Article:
Wed., November 14, 2012 3:45pm (EST)

Economic Forecaster Predicts Slow Growth
By Ellen Reinhardt
Updated: 2 years ago

ATLANTA  —  
An economic forecaster predicts the country will go over the so-called “fiscal cliff” in January. Rajeev Dhawan, director of Georgia State University’s Economic Forecasting Center doesn't believe the lame duck Congress will be able to agree on needed budget cuts . He also predicts Georgia will only see sluggish growth in 2013.  He says exports, which had been a bright star in the state’s economy, are slowing due to a global downturn. (photo by Ellen Reinhardt)
An economic forecaster predicts the country will go over the so-called “fiscal cliff” in January. Rajeev Dhawan, director of Georgia State University’s Economic Forecasting Center doesn't believe the lame duck Congress will be able to agree on needed budget cuts . He also predicts Georgia will only see sluggish growth in 2013. He says exports, which had been a bright star in the state’s economy, are slowing due to a global downturn. (photo by Ellen Reinhardt)
An economic forecaster predicts the country will go over the so-called “fiscal cliff” in January. Rajeev Dhawan, director of Georgia State University’s Economic Forecasting Center doesn't believe the lame duck Congress will be able to agree on needed budget cuts . He also predicts Georgia will only see sluggish growth in 2013.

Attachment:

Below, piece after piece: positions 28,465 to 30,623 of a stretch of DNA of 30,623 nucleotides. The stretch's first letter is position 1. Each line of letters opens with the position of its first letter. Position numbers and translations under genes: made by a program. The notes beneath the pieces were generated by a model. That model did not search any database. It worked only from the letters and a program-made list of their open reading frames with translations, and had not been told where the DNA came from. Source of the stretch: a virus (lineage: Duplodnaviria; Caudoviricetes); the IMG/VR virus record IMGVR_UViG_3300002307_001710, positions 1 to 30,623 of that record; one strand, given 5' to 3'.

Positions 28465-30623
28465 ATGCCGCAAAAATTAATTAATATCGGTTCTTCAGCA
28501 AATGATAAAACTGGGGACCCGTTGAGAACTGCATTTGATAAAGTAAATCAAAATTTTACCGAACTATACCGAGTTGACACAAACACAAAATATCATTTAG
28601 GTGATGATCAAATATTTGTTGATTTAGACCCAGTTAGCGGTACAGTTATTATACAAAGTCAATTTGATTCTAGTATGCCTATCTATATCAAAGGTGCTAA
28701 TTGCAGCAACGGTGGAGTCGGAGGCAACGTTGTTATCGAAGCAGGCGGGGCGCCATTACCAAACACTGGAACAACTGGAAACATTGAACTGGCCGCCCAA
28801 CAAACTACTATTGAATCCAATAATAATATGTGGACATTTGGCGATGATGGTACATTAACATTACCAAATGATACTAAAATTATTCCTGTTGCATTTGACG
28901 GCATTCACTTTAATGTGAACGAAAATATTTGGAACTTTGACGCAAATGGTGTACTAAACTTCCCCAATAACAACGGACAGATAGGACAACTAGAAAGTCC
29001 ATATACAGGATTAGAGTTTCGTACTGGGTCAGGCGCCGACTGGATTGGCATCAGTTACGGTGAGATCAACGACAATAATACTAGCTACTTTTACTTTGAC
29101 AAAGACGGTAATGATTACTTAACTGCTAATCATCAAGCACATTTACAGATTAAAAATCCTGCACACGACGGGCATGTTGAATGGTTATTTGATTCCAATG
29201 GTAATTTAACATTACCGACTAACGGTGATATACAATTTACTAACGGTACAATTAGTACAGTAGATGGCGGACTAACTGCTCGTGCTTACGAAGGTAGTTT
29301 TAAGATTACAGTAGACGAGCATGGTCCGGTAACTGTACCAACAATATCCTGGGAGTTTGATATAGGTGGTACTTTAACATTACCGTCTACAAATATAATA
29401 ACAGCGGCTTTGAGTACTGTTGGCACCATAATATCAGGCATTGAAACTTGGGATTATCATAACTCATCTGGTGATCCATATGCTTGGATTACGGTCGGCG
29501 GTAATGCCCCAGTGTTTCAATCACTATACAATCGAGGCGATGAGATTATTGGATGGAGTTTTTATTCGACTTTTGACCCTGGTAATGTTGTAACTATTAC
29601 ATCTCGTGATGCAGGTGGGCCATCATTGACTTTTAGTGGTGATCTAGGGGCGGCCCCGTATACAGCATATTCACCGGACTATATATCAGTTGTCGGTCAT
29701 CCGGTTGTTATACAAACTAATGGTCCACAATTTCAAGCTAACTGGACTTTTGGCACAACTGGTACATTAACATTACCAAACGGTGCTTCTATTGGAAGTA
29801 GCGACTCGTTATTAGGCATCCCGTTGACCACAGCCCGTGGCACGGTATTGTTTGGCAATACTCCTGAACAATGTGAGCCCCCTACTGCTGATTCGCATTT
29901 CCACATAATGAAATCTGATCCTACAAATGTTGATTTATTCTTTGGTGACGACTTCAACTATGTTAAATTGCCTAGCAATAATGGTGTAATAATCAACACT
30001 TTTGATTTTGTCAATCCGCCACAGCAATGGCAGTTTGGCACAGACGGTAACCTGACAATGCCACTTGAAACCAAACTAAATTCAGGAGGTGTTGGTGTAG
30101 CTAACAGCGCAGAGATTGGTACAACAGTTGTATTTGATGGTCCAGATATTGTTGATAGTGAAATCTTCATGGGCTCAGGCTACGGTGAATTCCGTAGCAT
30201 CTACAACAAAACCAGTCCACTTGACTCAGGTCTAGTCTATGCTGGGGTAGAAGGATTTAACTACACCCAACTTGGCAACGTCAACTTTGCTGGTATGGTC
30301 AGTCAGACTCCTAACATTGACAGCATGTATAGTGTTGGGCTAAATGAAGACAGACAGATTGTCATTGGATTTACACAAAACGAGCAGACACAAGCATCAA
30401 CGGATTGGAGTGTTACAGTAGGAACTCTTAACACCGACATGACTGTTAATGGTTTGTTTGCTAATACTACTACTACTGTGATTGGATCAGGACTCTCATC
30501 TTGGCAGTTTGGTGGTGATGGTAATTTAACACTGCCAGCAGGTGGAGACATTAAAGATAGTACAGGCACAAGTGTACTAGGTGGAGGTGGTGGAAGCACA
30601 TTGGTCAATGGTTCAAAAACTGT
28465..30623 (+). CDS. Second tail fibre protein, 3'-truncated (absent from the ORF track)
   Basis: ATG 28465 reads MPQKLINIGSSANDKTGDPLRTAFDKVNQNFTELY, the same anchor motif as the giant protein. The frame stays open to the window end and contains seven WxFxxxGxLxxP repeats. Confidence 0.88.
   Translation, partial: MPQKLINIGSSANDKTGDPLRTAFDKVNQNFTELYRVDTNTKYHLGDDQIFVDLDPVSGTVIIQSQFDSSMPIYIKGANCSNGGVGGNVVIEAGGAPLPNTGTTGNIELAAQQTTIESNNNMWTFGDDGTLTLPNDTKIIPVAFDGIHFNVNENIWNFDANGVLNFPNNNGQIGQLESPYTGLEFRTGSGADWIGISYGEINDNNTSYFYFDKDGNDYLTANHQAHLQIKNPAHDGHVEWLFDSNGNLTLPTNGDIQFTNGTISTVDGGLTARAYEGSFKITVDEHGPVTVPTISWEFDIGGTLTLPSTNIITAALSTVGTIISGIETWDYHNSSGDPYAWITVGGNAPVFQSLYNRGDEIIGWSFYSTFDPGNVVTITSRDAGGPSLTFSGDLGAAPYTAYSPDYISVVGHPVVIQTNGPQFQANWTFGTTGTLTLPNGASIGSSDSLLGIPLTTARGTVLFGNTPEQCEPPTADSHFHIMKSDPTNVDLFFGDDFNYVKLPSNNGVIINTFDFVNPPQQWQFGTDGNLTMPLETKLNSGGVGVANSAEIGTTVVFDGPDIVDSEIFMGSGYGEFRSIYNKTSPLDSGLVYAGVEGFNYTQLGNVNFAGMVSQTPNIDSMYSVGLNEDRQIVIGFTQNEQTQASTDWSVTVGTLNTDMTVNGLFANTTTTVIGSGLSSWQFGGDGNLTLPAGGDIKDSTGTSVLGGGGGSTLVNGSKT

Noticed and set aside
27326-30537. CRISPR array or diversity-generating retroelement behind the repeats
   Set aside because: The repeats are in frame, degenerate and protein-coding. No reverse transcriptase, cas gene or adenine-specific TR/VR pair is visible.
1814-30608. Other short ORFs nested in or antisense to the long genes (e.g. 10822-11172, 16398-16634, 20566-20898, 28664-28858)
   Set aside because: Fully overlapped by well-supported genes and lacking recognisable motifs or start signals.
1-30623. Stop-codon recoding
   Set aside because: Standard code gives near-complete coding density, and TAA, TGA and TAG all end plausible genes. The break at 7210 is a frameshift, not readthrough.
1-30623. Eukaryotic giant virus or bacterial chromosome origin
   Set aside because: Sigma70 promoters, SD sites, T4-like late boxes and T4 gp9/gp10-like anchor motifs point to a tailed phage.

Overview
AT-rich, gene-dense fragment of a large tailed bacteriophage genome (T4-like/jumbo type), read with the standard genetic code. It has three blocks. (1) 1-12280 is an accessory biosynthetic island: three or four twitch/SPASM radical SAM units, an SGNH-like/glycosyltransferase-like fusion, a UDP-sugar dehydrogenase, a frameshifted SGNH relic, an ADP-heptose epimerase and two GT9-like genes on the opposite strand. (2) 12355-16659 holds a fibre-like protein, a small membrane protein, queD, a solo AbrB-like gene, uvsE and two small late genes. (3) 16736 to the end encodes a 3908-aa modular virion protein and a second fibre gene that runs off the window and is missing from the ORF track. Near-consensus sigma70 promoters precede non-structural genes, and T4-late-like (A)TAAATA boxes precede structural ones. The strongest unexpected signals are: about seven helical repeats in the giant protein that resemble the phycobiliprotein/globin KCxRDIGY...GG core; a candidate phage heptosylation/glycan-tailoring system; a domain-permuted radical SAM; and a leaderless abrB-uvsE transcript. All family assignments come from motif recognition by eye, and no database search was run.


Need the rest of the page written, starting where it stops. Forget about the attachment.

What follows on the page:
He says exports, which had been a bright star in the state’s economy, are slowing due to a global downturn.

“Exports last year in Georgia 20 percent or so. This year so far year to date, 2.3. Canada, we are exporting less. Germany, negative. Look at Korea, minus 13. China goes from 33 down to 17.”Dhawan says

That will hurt job growth in Georgia. He says the state will have to look for domestic sources for economic growth in the coming year.

He says the job market in Georgia has varied widely since the recession.

“I was surprised that recovery in the corporate sector was now back to about the peak before. Education and health always grows. Local government is actually lower than before. Construction of course, keeps on going down. Manufacturing in the last two years has actually grown. And that’s because of our cheaper energy, export-oriented, and we have the land. We can do more manufacturing.” he says

Dhawan expects 2013 job growth around 1 percent, mostly because of employers afraid to hire until Congress resolves how to address the federal budget crisis.

Congress has until January 2nd to prevent massive automatic federal budget cuts. Georgia U.S. Senator Saxby Chambliss said recently 38-thousand jobs would be lost in Georgia on military bases and the businesses supporting them if that happens.

Dhawan predicts Congress will reach a bipartisan agreement in the fall of 2013. He says then they will finally come up with a clear down payment towards deficit reduction.